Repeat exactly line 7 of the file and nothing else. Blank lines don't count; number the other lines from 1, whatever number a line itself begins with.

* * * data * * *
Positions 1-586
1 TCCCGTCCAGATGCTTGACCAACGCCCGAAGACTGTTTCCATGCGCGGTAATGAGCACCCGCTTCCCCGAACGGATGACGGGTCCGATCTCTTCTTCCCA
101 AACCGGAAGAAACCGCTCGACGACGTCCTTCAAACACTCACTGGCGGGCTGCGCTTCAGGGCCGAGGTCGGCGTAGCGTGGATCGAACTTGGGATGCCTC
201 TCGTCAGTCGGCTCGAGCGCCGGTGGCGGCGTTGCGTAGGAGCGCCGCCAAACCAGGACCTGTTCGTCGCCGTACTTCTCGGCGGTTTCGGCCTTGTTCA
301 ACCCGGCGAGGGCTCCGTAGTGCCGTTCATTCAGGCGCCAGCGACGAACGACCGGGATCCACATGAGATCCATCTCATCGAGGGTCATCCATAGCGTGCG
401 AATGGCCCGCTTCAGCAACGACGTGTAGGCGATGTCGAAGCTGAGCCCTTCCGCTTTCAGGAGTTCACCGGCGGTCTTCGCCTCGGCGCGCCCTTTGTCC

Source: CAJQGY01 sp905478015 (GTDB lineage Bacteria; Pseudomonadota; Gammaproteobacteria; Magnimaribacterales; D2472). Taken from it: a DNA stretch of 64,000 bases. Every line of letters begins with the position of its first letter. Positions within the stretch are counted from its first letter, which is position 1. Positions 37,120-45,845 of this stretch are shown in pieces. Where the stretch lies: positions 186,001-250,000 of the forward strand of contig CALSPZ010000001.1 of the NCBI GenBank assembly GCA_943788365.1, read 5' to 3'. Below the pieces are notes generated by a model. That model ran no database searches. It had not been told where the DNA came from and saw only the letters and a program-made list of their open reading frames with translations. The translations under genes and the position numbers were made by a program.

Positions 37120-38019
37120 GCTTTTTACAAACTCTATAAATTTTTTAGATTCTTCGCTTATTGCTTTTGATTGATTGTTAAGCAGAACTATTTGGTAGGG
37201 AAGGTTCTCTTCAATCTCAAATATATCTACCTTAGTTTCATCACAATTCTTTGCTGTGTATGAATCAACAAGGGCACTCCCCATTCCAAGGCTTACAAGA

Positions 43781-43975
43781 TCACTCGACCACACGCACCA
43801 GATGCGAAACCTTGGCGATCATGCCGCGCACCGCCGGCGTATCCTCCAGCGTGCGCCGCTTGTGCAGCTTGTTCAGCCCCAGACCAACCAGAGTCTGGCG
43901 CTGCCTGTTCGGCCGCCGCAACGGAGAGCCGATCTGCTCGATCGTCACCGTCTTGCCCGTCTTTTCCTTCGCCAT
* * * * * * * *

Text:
Source: CAJQGY01 sp905478015 (GTDB lineage Bacteria; Pseudomonadota; Gammaproteobacteria; Magnimaribacterales; D2472). Taken from it: a DNA stretch of 64,000 bases. Every line of letters begins with the position of its first letter. Positions within the stretch are counted from its first letter, which is position 1. Positions 37,120-45,845 of this stretch are shown in pieces. Where the stretch lies: positions 186,001-250,000 of the forward strand of contig CALSPZ010000001.1 of the NCBI GenBank assembly GCA_943788365.1, read 5' to 3'. Below the pieces are notes generated by a model. That model ran no database searches. It had not been told where the DNA came from and saw only the letters and a program-made list of their open reading frames with translations. The translations under genes and the position numbers were made by a program.